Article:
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Dementia. September 2007 . This presentation covers:. Background Key recommendations Interventions Implementation. National Institute for Health and Clinical Excellence.

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  1. Dementia September 2007

  2. This presentation covers: • Background • Key recommendations • Interventions • Implementation

  3. National Institute for Health and Clinical Excellence • NICE is the independent organisation in the NHS, responsible for producing guidance based on the best available evidence of effectiveness and cost effectiveness to promote health and to prevent or treat ill health.

  4. Social Care Institute for Excellence • SCIE develops and promotes knowledge-based practice in social care. It produces recommendations and resources for practice and service delivery and improves access to knowledge and information in social care by working in partnership with others.

  5. Who is this NICE-SCIE guideline aimed at? • This is the first joint guideline produced by NICE and SCIE.It covers the care provided by social care practitioners, primary care, secondary care and other healthcare professionals who have direct contact with, and make decisions concerning the care of, people with dementia.

  6. Changing practice • ‘Standards for better health’ issued in July 2004 states that healthcare organisations should take into account nationally agreed guidance particularly as defined in NICE guidance. • The Healthcare Commission assesses implementation of NICE guidelines in its Annual Health check process. The Commission for Social Care Inspection use SCIE practice guides to underpin and develop inspection standards.

  7. Dementia • Dementia is a progressive and largely irreversible syndrome that is characterised by a widespread impairmentof mental function.

  8. Need for this guideline • 700,000 people are affected in the UK (Alzheimer’s Society) with 5% over 65, rising to 20% of the over 80s. • Dementia is associated with complex needs and high levels of dependency and morbidity. • Care needs often challenge the skills and capacity of carers and available services.

  9. What the guideline covers Diagnosis Risk factors, screening and prevention Diagnosis and assessment Promoting independence • Promoting independence Cognitive symptoms and maintenance of function Non-cognitive symptoms and challenging behaviour Comorbid emotional Disorders Interventions Palliative Care Palliative and end-of-life care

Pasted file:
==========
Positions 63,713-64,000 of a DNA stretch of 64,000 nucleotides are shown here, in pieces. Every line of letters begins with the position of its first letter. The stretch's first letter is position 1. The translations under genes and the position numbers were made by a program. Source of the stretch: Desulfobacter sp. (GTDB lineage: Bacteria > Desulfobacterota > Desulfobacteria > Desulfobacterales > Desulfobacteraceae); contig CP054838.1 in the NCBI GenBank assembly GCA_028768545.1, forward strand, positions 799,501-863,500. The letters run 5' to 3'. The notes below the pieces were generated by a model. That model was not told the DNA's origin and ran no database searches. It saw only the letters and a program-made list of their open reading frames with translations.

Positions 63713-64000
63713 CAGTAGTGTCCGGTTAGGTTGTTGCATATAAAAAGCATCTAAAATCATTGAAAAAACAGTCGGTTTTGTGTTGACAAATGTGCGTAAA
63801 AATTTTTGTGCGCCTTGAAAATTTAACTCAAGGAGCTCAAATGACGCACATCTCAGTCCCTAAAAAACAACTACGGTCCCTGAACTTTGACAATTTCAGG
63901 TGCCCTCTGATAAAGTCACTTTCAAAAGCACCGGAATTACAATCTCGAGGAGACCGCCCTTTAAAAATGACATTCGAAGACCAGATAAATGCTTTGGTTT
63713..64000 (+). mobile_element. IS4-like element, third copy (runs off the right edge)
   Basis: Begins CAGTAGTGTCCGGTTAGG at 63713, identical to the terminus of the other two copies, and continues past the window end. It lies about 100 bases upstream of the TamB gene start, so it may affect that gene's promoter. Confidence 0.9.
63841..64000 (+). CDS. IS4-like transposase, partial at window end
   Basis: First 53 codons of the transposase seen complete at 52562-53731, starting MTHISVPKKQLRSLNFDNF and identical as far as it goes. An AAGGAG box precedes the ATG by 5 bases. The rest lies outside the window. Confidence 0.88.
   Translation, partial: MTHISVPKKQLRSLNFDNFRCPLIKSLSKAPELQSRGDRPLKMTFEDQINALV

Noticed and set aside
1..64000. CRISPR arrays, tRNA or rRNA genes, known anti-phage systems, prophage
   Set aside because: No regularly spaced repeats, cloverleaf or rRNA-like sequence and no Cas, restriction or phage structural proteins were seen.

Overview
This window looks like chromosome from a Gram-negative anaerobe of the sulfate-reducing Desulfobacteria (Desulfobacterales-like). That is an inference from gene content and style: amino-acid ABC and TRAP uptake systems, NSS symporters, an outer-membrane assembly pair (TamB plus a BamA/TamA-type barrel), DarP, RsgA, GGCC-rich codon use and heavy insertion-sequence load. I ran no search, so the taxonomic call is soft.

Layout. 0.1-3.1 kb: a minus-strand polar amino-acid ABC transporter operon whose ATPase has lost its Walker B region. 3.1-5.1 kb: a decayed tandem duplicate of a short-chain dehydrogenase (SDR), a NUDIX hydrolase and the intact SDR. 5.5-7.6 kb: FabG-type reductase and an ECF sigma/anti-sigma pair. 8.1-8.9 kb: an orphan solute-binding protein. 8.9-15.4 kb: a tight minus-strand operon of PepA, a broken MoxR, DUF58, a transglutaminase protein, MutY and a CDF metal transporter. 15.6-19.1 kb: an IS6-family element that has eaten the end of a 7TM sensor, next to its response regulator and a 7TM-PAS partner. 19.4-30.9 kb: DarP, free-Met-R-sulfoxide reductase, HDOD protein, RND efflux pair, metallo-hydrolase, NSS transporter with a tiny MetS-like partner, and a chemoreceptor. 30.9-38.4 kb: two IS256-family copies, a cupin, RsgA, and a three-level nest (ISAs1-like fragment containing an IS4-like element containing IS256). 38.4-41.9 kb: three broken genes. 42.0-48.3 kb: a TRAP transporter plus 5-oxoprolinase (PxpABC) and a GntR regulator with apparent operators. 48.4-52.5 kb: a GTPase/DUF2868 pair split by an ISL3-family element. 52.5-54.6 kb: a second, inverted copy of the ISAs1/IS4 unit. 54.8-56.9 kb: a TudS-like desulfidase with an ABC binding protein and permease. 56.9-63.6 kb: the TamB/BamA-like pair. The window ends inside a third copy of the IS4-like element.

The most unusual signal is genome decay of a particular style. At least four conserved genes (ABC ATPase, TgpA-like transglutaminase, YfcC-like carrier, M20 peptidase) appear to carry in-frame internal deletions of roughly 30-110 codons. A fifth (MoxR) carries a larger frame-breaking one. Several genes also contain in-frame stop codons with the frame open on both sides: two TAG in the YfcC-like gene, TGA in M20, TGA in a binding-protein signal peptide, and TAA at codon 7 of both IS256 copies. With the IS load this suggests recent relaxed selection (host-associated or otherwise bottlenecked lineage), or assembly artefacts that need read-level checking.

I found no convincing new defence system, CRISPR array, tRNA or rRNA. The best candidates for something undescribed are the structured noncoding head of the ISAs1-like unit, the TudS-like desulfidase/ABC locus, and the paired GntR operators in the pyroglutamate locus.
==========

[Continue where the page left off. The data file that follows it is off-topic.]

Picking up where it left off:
10. Non discrimination Valid consent Carers Coordination and integration of care Memory services Key priorities

  11. Key priorities continued • Structural imaging • Behaviour that challenges • Training • Mental health needs in acute hospitals

  12. Non-discrimination • People with dementia should not be excluded from any services because of their diagnosis, age (whether designated too young or too old) or a coexisting learning disabilities.

  13. Valid consent • Health and social care practitioners should always seek valid consent from people with dementia. • If the person lacks the capacity to make a decision, the provisions of the Mental Capacity Act 2005 must be followed.

  14. Carers • The rights of carers to an assessment of needs as set out in the Carers (Equal Opportunities) Act 2004 should be upheld. • Carers of people with dementia who experience psychological distress and negative psychological impact should be offered psychological therapy, including cognitive behavioural therapy, by a specialist practitioner.

  15. Coordination and integration of health and social care • Health and social care managers should coordinate and integrate working across all agencies involved in the treatment and care of people with dementia and their carers. • Care managers/coordinators should ensure the coordinated delivery of health and social care services for people with dementia.

  16. Memory services • Memory assessment services should be the single point of referral for all people with a possible or suspected diagnosis of dementia. • Services may be provided by a memory assessment clinic or by community mental health teams.

  17. Structural imaging for diagnosis • Structural imaging should be used to assist in the diagnosis of dementia, to aid in the differentiation of type of dementia and to exclude other cerebral pathology. Magnetic resonance imaging (MRI) is the preferred modality to assist with early diagnosis and detect subcortical vascular changes, although computed tomography (CT) scanning could be used.

  18. Behaviour that challenges • People with dementia who develop behaviour that challenges should be assessed at an early opportunity to establish the likely factors that may generate, aggravate or improve such behaviour. • Common causes include depression, undetected pain or discomfort, side effects of medication and psychosocial factors.

  19. Training • Health and social care managers should ensure that all staff working with older people in the health, social care and voluntary sectors haveaccess to dementia-care training that is consistent with their role and responsibilities.

  20. Mental health needs in acute hospitals • Acute and general hospital trusts should plan and provide services that address the specific personal and social care needs and the mental and physical health of people with dementia who use acute hospital facilities for any reason.

  21. Interventions • The guideline recommends a range of non-pharmacological and pharmacological interventions for cognitive symptoms, non-cognitive symptoms and behaviour that challenges, and for comorbid emotional disorders. • Detailed guidance on the use of cholinesterase inhibitors and memantine is set out in TA111.